Trijayanti Darmadji (BCom’09) is the CEO of her family’s aromatherapy company in Indonesia, and has lived in Surabaya for more than twenty years.
What three words or phrases best describe Surabaya?
Hot. Comfortable. Good food.
How did you come to live in Surabaya?
Aside from being born and raised here, I moved back home after I graduated from UBC in 2009 to help in the family business.
What do you like most about living there?
Indonesia is made up of over 17,000 islands with tons of interesting places to visit. There are also lots of activities to do, such as hiking and diving, which cater to leisure or extreme sport seekers. Since Surabaya is the second largest city in Indonesia, there are numerous direct flights from here that can conveniently take you to different islands as well.
Describe your favourite neighbourhood.
Here we categorize the city as East, West, and Central Surabaya. I used to live in Central Surabaya and that is still my favourite part of town — it felt like I was living right in the middle of downtown. Everything is within reach here, making it easy to get to work, try new restaurants, and meet up with friends and family living in either the east or west side of town.
If you could change one thing about Surabaya, what would it be?
If Surabaya could have a winter season, that’d be cool — it’s hot all year round!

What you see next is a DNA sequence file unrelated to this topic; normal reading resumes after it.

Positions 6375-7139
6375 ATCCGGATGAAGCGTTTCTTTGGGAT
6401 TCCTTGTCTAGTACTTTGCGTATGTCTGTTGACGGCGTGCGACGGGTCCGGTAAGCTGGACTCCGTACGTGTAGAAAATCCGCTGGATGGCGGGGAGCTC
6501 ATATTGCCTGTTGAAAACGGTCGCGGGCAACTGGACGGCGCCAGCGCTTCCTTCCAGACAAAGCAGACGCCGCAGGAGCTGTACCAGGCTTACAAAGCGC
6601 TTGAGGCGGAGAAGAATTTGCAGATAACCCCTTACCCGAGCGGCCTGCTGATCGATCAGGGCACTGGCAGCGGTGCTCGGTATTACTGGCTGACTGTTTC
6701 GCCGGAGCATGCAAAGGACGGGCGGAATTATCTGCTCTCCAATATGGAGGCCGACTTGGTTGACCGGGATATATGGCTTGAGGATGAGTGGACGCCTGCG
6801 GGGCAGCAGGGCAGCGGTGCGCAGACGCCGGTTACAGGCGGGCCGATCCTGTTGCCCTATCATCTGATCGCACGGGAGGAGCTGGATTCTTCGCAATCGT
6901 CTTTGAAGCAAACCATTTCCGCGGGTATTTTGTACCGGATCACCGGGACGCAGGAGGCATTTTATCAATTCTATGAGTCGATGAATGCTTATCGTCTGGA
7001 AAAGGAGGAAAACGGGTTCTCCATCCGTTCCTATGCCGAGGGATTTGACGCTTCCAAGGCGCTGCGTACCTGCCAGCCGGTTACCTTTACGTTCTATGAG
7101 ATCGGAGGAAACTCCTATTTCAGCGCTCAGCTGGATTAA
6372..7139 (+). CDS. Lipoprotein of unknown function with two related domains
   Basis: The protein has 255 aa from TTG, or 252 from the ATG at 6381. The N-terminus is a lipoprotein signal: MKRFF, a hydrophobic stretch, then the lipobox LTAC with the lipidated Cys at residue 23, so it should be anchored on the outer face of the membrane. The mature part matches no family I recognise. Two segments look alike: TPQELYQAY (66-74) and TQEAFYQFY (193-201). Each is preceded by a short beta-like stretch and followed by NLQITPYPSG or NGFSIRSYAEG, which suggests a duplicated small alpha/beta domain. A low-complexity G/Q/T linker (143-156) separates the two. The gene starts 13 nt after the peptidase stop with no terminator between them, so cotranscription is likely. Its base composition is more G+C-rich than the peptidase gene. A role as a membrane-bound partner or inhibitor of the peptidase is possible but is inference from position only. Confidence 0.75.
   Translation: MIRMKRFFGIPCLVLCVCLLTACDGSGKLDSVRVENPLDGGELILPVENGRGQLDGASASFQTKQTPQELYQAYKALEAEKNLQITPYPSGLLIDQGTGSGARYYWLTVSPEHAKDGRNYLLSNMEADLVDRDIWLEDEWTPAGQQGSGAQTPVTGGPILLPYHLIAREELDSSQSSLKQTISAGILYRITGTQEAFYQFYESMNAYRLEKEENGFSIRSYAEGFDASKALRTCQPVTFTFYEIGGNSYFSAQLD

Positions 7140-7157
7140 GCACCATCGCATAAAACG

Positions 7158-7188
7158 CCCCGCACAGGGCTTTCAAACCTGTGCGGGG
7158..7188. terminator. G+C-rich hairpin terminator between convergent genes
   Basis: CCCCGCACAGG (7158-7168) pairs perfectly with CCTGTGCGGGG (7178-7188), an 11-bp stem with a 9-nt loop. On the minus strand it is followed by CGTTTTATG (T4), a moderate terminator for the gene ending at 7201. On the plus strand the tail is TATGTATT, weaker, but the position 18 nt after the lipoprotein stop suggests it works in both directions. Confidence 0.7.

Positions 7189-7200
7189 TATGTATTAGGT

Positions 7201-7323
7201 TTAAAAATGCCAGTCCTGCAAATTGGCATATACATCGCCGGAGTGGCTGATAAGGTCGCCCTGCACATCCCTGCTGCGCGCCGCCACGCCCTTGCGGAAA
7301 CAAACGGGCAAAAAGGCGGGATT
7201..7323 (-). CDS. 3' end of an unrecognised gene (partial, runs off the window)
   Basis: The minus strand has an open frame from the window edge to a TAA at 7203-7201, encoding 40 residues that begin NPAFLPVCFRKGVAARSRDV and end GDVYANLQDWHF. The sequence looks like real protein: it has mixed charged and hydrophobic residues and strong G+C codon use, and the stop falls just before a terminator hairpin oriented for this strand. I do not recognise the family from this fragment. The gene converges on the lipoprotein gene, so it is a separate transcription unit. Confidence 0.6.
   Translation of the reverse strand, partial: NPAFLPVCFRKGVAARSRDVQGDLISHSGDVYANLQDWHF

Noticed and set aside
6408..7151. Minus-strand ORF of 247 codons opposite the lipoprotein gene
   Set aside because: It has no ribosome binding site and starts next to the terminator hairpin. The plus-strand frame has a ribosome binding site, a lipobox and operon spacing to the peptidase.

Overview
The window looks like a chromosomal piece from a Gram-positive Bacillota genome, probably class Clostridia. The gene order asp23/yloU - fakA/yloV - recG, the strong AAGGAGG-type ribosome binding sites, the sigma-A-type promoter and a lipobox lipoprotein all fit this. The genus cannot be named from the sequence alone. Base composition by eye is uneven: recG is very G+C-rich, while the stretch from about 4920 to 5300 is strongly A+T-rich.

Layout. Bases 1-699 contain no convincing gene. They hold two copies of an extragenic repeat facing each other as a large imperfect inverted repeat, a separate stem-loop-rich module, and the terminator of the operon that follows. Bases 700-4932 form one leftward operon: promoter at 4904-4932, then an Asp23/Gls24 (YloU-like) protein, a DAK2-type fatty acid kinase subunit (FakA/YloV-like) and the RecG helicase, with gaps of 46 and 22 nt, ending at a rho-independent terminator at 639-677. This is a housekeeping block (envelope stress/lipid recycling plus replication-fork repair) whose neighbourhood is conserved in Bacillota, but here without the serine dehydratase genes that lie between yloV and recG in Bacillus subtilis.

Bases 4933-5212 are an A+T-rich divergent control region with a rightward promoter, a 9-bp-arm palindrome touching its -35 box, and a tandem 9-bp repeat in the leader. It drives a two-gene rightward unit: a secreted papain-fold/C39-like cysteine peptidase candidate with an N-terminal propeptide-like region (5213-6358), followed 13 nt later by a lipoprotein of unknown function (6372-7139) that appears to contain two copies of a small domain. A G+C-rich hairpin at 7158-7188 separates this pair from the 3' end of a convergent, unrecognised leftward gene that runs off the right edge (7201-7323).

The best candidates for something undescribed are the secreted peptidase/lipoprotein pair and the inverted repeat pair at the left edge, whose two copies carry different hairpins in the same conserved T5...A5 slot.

What might surprise a visitor about Surabaya?
Considering Surabaya is the second most populous city in Indonesia, visitors might be surprised by how (relatively) laid back the traffic is, and also how clean and green the city is. Another thing that might surprise visitors is that locals like to have a rice dish for breakfast.
What are your favourite hidden gems or activities that only locals know about?
Surabaya has tons of good food and local dishes to try! Two of my favourite would be nasi campur (meaning “mixed rice”), which is served wrapped in paper or banana leaves, and penyetan, which is fried meat or veggies smashed into chili sauce. My favourite versions of these dishes are served from food carts and stands literally on the side of the street.
What’s the most over-rated tourist hotspot?
Rawon Setan (which translates as “devil’s rawon”) is a restaurant that is normally recommended to tourists. Rawon is the name of a savoury beef soup known for its black colouring. The restaurant used to be open from midnight to dawn to cater to late-night diners (hence the nod to setan — or “devil” — in its name). I’ve dined there once and personally would recommend other places to try rawon.
How easy is it to meet new people?
I think it depends on how active you are, but people here are pretty friendly, so I don’t think it’s hard to meet new people. Joining some activities would be the easiest way to do it.
What is one local custom that every visitor should know about?
On October 2, 2009, UNESCO added Indonesian batik — a traditional fabric made using a special dyeing technique — to its Intangible Cultural Heritage of Humanity list. To commemorate this day, which became an annual holiday, the Indonesian government encouraged residents to dress in batik on Fridays (as well as on October 2). So you’ll see people wearing batik on those days, whether at school, in the office, or when going out. I love batik, so I’m happy to wear it on Fridays. Outfits made of batik can range from casual to formal wear. You’ll even see it worn at weddings.
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